Our musings on making video personal
A few weeks ago, I had the opportunity to host a panel of five leading ad industry experts to discuss the future of online video advertising at our annual SmartVideo Summit. As we looked at video’s evolving role in a data-centric world, three things stood out:
1. Video Is a Brand and Performance Medium
Historically, marketers have viewed video as a one-to-many branding tactic. However, there has been quite a bit of accelerated change in the past year. We kicked off the panel by discussing this evolution and how video plays in both brand and performance roles.
John Wallace, chief growth officer at MarketShare, said, “Every form of media plays both roles [brand and performance marketing] to one degree or another; you can’t completely separate the two.” Other panelists agreed that while there might be separate brand and performance teams, each side reaps benefits of the other.
Ralph Robertson, chief revenue officer at VisualIQ, chimed in saying, “Across all mediums, we’re seeing a convergence across DR (direct response) and brand-based media. It all comes down to the KPIs folks are trying to measure against. If you’re on the brand side of the house, then you don’t really want to get measured on DR-specific metrics, but you still want to understand how your brand is driving final conversion events, both online and offline.”
2. Data Enables Relevant Communication
Many affectionately call 2015 the year of data, as marketers are beginning to aggregate, activate and utilize data throughout their marketing mix. Across the board, panelists agreed that that the primary purpose of data is to drive better relevance in connection with each customer.
Andrew Winton of Sky said, “If you know as much about the customer as you can, then you can make the advert hit the spot in terms of what you’re trying to get to that customer. We’ve spent a lot of time building segments in our DMP to drive that relevancy to the customer.”
Cox Communications’ Mark Lawson added that while relevancy impacts both prospective and existing customers, the most significant impact is on the existing customer base. By communicating with relevant messages that highlight the products and services a customer doesn’t currently have and reinforcing the value of products they do have, brands can drive significant additional revenue from existing customers.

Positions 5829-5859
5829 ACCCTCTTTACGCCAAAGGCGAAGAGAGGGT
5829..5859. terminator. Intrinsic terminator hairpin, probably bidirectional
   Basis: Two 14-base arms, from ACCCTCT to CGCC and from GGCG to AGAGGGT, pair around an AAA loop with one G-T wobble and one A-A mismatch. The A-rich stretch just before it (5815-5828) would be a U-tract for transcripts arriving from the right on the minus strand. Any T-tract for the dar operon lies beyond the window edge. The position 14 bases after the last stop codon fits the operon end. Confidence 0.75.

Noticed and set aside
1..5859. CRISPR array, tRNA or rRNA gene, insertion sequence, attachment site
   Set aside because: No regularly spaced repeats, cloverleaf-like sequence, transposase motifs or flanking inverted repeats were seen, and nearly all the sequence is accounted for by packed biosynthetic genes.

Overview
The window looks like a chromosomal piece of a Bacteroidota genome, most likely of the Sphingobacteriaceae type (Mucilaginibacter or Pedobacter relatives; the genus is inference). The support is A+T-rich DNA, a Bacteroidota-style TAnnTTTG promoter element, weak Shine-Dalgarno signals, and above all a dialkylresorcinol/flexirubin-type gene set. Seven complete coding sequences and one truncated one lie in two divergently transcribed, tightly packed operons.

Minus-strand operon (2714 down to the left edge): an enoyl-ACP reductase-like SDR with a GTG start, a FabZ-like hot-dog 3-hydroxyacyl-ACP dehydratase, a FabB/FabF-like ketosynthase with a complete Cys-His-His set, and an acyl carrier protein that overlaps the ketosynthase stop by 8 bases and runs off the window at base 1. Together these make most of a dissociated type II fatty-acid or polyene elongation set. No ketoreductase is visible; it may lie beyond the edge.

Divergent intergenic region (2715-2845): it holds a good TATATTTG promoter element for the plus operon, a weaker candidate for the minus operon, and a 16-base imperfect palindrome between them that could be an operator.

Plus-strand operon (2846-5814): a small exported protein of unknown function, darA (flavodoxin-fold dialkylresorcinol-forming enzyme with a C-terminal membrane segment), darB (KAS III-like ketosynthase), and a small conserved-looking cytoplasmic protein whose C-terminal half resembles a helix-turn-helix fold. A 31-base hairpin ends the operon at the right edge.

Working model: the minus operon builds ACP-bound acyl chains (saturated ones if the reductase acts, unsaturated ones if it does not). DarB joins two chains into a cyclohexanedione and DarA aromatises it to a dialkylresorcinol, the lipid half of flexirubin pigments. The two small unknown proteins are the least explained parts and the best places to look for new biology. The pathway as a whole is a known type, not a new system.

Pat Rubin of Dentsu Aegis Network said that relevance can help increase the lifetime value of every customer, but doing so requires a lot of preparation for both the marketer and the agency. The two must align on media, creative, strategy, technology and budget in order to execute in a way that benefits the brand and the customer. “The end goal is also providing value back to the customer so that every interaction they have with a brand throughout their journey is providing a value exchange back to them,” he said.
3. Measurement and Attribution Are Changing
Last but not least, we talked about how attribution is moving beyond the click. Agencies and marketers are now aligning business strategies with measurement plans to more accurately determine the effectiveness of their strategies. In doing so, Pat Rubin noted, advertising shifts from a cost center to a revenue center, and there is a heavy reliance on technology to measure and quantify the impact of online and offline results.
John Wallace commented that attribution companies are always answering two questions:
“How fast-acting or long-lasting is the media?”
“How much does it move the needle?”
Most brands are looking at creating a more sophisticated form of measurement to understand how media performs across multiple channels and to better understand the customer journey. Using those results, marketers can then optimize programs and reallocate budgets to more effective channels.